Einstein said it best, “I live in that solitude which is painful in youth, but delicious in the years of maturity.”  I’m guessing many of you have done various things on your own and what you experienced could never be the same had others been along. Sometimes it is best to go it alone. Not everyone is comfortable with doing so and that’s what makes being a traveling therapist a unique occupation. To be content with being by yourself doesn’t necessarily mean keeping yourself occupied constantly. No, what you should be thinking is how to make the most of your time and your time alone.

It may seem difficult to couple all the things you usually do with at least one other person as something you could do by yourself. If you’ve never done it, you really should, it can be quite refreshing.  While on your next traveling therapy assignment you should try going to a concert or  a movie alone. Buying a single ticket to a show can really pay off. The possibility of finding a seat up close is far greater than trying to get 2 or more in the same vicinity and while at the show you can sing along to your heart’s content and be “that person.” Go ahead, no one knows you!

How about a little self-improvement? Learn a new language, tutor someone, volunteer at a local charity. You’re bound to learn something, we don’t have all the answers and we each see the world in a different light. Why not change your view? Whatever it is you pick, just do it for yourself. Think of this quote, “What would you do if you knew you could not fail?” Hmmmm? Maybe you want to get in better shape? Join a local gym, strap on those headphones, hop on a treadmill and lose yourself while you lose those pesky pounds. Don’t like to run, go for a dip. If you’re lucky enough to be located in a coastal area with pleasant waters, I would suggest swimming in one of the biggest pools Earth has to offer! Then lay yourself on the beach and soak up the sun… I better stop there. I’ve got cabin fever!

Another great thing to do alone is driving. Get yourself familiar with your new location and hit the road. See what’s available in the surrounding areas and take yourself a little day trip. Pump up the stereo, hit the gas and go! There’s nothing quite like having the windows down, hair blowing, tunes blaring and the unknown straight ahead.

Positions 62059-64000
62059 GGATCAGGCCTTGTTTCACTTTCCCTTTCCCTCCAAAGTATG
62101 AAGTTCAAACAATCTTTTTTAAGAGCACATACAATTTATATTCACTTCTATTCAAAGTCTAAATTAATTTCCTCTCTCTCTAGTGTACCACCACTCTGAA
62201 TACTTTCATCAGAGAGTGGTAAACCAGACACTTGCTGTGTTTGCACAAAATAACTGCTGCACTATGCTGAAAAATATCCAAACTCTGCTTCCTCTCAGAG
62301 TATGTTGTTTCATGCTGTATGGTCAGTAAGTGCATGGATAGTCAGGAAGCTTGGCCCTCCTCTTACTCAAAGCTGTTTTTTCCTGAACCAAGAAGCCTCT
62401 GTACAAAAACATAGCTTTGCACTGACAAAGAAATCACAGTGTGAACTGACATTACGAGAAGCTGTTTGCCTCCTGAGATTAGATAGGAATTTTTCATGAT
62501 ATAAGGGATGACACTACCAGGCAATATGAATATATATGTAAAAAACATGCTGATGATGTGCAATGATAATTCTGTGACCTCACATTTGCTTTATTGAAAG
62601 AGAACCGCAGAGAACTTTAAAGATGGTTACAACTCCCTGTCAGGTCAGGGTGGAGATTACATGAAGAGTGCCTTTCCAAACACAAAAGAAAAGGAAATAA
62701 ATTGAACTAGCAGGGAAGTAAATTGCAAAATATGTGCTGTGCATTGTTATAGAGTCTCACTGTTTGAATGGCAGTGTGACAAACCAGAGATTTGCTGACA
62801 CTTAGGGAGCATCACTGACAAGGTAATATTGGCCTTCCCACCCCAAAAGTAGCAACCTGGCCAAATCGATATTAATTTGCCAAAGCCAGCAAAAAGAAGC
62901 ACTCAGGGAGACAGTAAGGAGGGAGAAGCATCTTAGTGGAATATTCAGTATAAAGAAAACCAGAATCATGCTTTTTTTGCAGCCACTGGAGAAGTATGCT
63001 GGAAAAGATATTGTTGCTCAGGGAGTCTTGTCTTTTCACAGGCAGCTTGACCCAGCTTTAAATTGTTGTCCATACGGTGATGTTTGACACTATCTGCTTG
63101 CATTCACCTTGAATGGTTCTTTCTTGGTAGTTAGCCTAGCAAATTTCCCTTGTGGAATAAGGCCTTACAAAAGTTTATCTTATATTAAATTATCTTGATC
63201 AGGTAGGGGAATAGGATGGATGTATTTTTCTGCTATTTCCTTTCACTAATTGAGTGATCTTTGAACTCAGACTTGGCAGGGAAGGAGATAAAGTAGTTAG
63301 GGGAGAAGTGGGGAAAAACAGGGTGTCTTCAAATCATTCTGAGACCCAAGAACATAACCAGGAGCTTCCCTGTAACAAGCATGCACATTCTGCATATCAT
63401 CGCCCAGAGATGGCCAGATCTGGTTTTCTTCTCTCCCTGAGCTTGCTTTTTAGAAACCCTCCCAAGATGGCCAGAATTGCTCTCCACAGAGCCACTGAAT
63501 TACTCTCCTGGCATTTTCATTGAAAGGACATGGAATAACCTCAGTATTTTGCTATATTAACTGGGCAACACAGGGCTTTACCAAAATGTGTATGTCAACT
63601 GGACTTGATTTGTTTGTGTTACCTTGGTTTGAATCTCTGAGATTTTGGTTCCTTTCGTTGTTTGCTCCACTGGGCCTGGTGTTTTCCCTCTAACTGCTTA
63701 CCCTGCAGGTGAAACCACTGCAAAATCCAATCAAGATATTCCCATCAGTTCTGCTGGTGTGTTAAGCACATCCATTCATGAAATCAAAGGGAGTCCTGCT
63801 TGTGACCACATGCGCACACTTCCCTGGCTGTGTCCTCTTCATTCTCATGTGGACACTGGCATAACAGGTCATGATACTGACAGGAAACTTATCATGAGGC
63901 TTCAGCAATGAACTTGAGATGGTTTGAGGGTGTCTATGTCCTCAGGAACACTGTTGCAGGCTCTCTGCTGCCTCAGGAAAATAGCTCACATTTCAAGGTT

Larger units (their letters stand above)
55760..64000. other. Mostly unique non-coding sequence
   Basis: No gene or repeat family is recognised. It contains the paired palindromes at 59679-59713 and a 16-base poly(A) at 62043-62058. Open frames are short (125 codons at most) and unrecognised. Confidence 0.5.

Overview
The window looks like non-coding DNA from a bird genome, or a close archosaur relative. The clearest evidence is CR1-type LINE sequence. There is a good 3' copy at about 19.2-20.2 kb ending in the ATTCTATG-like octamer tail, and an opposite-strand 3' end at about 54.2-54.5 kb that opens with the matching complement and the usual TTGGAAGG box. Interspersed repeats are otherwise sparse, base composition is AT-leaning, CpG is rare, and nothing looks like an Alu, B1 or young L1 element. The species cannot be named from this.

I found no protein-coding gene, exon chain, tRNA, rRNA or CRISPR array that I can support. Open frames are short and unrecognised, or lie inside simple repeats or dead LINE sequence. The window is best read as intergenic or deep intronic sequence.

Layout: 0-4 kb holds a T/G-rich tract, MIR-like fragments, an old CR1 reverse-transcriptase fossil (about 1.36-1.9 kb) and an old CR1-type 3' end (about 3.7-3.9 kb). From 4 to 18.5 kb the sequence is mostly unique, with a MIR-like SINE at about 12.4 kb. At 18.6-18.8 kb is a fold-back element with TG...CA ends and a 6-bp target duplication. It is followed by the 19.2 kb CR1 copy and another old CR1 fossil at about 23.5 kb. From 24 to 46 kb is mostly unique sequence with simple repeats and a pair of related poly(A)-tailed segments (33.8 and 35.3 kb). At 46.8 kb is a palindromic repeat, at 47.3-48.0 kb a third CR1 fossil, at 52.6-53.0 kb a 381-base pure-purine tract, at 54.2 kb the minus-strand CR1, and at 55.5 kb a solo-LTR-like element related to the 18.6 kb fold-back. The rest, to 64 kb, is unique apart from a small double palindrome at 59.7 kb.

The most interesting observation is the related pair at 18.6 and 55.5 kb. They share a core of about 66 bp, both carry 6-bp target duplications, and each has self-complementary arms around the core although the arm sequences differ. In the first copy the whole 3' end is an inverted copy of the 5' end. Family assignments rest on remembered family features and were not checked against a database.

Of course you don’t even have to leave the house to enjoy the company of yourself. Again you can seek out more things for the betterment of you. Take some continuing education classes or take on a subject you’ve always had great interest in. “Yan can cook and you can too!” If you’re not a good cook, get better. Experiment with new dishes. You can obviously read, so grab a cookbook (maybe even a locally published one?) and start following directions. Once you start getting a feel for certain recipes you can begin to tweak them and make them your own. Now you’re cookin’!

It’s your time, it’s your choice. There’s no one else who can tell you what to do, which means there’s no limit to the things you can do! Use your time alone the way you want to. Doing anything alone will never replace that of the company of friends and family but it will give you a better sense of yourself and your (un)limitations. Give it shot, you just might like it.

If you have other ideas and activities to do by yourself, please share them below in our comment section.

Bring Your Best Four Legged Friend With You On Your Next Assignment

Did you know that there are over 46 million households with at least one pooch at home? That’s around 72 million dogs in total and according to a recently released pet census from the American Veterinary Medical Association, cats still greatly outnumber dogs as pets, with 82 million felines, up from 71 million in 2001. Our total pet population has reached a record high of just over 282 million pets. Nearly 60% of all home have one pet with 21% having five or more. So what do these stats tell you? America loves their pets and who wouldn’t? Did you see the face of the pooch in the picture for this post?

Did you know that there are over 46 million households with at least one pooch at home? That’s around 72 million dogs in total and according to a recently released pet census from the American Veterinary Medical Association, cats still greatly outnumber dogs as pets, with 82 million felines, up from 71 million in 2001.  Our total pet population has reached a record high of just over 282 million pets. Nearly 60% of all home have one pet with 21% having five or more. So what do these stats tell you? America loves their pets and who wouldn’t? Did you see the face of the pooch in the picture for this post?

So you’re thinking of taking your professional skills on the road and accepting a traveling therapy job but you’re afraid you can’t take furry four legged friend with you. There’s no way you’d leave them behind and why would you? There’s no reason to leave your pets behind if you want to take a travel therapy job. If you are working with the right agency, you’ll find that there are many options open to you as a therapist and pet owner, and some staffing companies even offer pet insurance.

There are a few things you might want to consider while traveling with your pets before accepting that next short-term contract job. First off you want to make sure you have addressed the fact that you want your pet to come along with you on assignment. When looking at your options, consider the best cities for pets, especially dogs. Have you heard of DogFriendly.com? Check out the site and come back to it often; it provides highway guides, rest stop and park reviews, outdoor dining info and more—all with dog accompanied travelers in mind. Some things you might want to think about before choosing your next location is:

  • The city should be welcoming of dogs on public transportation
  • The city should not unreasonably regulate dogs if they are leashed
  • The city should have a wide variety of vets to choose from